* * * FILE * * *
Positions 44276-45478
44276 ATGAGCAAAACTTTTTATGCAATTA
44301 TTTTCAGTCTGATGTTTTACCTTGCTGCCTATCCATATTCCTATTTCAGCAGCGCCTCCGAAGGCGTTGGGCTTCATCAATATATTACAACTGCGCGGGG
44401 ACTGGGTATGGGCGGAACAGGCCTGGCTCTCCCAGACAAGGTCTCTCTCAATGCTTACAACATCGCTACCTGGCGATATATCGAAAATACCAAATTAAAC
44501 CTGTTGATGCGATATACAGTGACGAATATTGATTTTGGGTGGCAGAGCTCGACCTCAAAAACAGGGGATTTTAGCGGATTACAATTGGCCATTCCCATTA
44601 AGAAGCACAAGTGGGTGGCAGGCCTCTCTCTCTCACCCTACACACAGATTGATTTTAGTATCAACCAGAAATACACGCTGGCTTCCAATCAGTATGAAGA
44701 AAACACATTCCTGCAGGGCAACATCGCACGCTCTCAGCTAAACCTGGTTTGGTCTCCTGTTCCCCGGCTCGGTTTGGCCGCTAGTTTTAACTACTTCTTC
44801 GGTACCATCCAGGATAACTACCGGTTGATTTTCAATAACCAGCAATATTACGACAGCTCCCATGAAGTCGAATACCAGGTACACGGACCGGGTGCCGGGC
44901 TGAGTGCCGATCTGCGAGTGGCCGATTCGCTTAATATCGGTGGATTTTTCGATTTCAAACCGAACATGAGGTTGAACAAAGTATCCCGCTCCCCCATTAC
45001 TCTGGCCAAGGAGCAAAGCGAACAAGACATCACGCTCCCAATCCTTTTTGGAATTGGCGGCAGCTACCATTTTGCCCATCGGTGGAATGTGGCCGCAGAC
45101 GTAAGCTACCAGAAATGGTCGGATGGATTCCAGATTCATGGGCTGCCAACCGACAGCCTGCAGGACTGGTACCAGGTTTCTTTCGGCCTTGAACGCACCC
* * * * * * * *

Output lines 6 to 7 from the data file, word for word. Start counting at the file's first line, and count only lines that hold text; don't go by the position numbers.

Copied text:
44601 AGAAGCACAAGTGGGTGGCAGGCCTCTCTCTCTCACCCTACACACAGATTGATTTTAGTATCAACCAGAAATACACGCTGGCTTCCAATCAGTATGAAGA
44701 AAACACATTCCTGCAGGGCAACATCGCACGCTCTCAGCTAAACCTGGTTTGGTCTCCTGTTCCCCGGCTCGGTTTGGCCGCTAGTTTTAACTACTTCTTC